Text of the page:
My recollection of requesting parental leave was nothing short of a nightmare. There were lots of forms and paperwork to go through–not to mention the amount of planning, preparing, budgeting and coordinating efforts for the arrival of a newborn. Plus it is a stressful situation and conversation to have when you approach the company’s Human Resources (HR) department or manager in charge to request parental leave.
Depending on your professional track record, the company you work for and length of time you are requesting, the level of apprehension about requesting a leave of absence naturally skyrockets.
Parental leave is one of the crucial and pivotal moments for practically new or existing parents to deal with. Why? There are layers and layers of complications when it comes to trying to balance family and work life.
When it comes to accommodating paid leave there are a couple of harsh realities hitting the workforce at the present time. According to the Department of Labor (DOL) just 12 percent of United States (U.S) private sector workers have access to paid family leave through the company they are employed.
Evidently taking time off from work means loss of income. What ends up happening is too many workers cannot afford to be on parental leave and cut it short. So the pressures not only mount at work to make up for lost time, but also disrupts your time with family, which becomes a whole other issue.
Benefits and advantages of paid leave
Once an employee has proven his place and worthiness within a company, independent of size, they should be entitled to parental paid leave. This is not a matter of economics or number of hours he or she has accrued. It is about the well-being of parents and maximizing their living conditions.
This can be done in a number of ways. When we reserve enough resources for a parental leave request through a company you will retain your best and most talented in the company, while at same time eliminate the risk of turnover. According to a CIO Magazine analysis, when companies adopt a parental leave policy the work options for parents lead to higher employee engagement and retention.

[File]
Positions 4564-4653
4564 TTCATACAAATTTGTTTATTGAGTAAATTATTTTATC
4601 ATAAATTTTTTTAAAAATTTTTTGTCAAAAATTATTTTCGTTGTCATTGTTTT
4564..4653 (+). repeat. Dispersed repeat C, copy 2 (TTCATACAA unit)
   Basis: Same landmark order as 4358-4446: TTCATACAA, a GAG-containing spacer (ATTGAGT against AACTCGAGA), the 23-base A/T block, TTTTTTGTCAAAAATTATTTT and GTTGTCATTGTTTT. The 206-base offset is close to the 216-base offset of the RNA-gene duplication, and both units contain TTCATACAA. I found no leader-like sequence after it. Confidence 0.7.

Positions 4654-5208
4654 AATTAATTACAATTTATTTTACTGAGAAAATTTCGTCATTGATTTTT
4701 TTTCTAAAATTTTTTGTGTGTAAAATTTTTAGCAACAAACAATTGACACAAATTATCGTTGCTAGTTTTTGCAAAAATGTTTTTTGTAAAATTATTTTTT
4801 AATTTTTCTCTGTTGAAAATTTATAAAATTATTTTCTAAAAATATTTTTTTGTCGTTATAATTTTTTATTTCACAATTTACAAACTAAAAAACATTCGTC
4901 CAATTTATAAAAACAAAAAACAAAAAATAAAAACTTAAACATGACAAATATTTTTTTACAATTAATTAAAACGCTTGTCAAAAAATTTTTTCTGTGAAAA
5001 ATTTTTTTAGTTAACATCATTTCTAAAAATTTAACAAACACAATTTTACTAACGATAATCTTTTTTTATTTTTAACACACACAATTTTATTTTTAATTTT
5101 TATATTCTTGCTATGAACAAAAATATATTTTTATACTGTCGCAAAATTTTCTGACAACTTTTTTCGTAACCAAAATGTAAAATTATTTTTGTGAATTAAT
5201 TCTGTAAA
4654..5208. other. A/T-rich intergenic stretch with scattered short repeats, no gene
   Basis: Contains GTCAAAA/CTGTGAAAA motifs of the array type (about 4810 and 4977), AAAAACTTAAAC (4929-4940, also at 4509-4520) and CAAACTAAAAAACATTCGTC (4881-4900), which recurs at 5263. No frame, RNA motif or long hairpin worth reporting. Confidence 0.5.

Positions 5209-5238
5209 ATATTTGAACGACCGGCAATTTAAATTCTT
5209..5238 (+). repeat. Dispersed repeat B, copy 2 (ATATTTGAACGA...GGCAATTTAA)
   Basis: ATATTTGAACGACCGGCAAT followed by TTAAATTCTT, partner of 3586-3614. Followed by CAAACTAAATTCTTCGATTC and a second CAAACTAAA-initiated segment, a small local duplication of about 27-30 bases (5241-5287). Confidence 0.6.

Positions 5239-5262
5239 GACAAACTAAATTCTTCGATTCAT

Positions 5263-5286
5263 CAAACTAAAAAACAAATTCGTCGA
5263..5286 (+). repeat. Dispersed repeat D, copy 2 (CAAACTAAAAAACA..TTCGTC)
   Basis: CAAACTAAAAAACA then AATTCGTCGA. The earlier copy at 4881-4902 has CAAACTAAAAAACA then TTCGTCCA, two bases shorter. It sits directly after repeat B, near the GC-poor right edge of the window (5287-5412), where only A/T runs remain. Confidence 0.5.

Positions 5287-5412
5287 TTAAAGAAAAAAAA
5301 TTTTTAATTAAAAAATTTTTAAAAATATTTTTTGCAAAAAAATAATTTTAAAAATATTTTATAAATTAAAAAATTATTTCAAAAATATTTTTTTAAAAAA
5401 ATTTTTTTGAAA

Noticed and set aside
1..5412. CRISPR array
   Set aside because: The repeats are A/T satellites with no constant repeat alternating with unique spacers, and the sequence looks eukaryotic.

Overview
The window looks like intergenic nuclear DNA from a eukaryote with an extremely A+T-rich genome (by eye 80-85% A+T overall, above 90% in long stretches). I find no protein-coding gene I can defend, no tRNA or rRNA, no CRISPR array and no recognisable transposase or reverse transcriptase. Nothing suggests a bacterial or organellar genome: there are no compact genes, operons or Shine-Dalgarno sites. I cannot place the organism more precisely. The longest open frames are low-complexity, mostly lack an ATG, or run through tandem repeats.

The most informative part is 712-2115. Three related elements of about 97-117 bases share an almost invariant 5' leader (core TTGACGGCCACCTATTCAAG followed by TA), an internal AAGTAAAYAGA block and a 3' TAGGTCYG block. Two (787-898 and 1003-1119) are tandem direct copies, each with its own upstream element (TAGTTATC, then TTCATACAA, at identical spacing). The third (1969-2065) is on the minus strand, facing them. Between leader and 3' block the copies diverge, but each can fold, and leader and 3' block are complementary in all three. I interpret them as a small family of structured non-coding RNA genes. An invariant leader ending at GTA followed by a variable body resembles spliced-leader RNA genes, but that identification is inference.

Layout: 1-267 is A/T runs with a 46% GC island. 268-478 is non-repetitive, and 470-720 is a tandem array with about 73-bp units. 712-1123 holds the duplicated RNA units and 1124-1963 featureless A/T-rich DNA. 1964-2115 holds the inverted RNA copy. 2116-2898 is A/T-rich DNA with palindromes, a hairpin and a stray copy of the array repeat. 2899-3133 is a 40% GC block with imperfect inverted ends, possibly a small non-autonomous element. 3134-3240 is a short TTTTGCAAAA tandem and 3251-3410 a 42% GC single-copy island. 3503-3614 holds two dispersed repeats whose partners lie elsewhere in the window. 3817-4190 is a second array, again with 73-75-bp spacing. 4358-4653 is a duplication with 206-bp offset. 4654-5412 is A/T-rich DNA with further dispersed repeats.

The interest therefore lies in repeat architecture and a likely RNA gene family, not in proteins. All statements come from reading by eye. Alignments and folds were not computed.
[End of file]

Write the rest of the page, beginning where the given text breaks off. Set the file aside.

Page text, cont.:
In both cases, paid paternity and maternity leave brings with it numerous and favorable payoffs. Below is a list of the positive effects of paid leave asserted by the DOL:
- Maternity leave overall improves the child´s health outcomes and increased birthweight.
- Leave decreases premature birth and decreased infant mortality.
- Paid leave encourages men to take paternity leave and serve as good caregivers.
- Paid maternity leave increases work retention and reduces retention.
- Paid paternity leave encourages men to be better caregivers.
It is essential for the current employee workforce to have the conditions and financial support for parental or maternal leave. This will not only help parents, but companies will reduce expenses for training and hiring new staff. Currently states like Massachusetts, California, New Jersey, Rhode Island, Connecticut and various cities have passed legislation for paid family and medical leave.
Parental paid benefits around the globe
Parental employment benefits outside of the U.S is a different narrative altogether. A visual graphic on Visual.ly paints a picture of the top countries for maternity and paternity leave, including the nations with the least amount of days to take leave.
So who are the countries with the top rank for parental (maternity) leave? They are as follows, including the maximum length of leave (days):
- Croatia (406 days)
- Albania (365 days)
- Australia (365 days)
- Bosnia and Herzegovina (365 days)
- Montenegro (365 days)
- Serbia (365 days)
- UK (365 days)
- Norway (322 days)
On the other hand, here are the 10 worst countries when it comes to maternity leave:
- United States (84 days)
- Lesotho (84 days)
- Swaziland (84 days)
- Nepal (84 days)
- Libyan Arab Jamahiriya (50 days)
- Qatar (50 days)
The paternity paid leave length for men is far less in comparison. For the top 10 countries for paternity leave you have Iceland (91 days), Norway (70 days), Spain (28), Finland (18 days), Slovenia (15 days), Azerbaijan (14 days) and others.
Momentum has shifted since legislation began promoting and advocating parental leave. Between 1994 and 2013 countries that provided at least 14 weeks of maternity leave increased from 38 to 51 percent. Up until last year, eight countries offer incentives to encourage new fathers to take parental leave.
Takeaways and conclusion
As the 21st century continues to be flooded with innovation and technological tools for the workplace, progress must be made primarily with regards to parental policies before anything else. Legislative action must introduce and approve the ability to really tackle the harsh reality and financial burdens of parental leave. Otherwise you are forcing people to improvise on their own without any sort of support during these important personal events. One natural consequence is this will lead to and perhaps discourage young professionals from starting families.
From coast to coast in the U.S things have begun to change. In a detailed news report by the New York Times corporations are shifting to more family-friendly benefits. For example, companies for Accenture and Microsoft would be implementing generous parental leave rules. The tech streaming giant, Netflix, recently instituted a full paid leave measure for new mothers and fathers for up to 365 days.
Still there is much work to be done. Drafting company policies tailored towards new parents will strengthen the families, balance work and family life, allow for a full recovery and better control of finances.
Featured photo credit: Winter Day 10 – Seeking balance/lisaclarke via flickr.com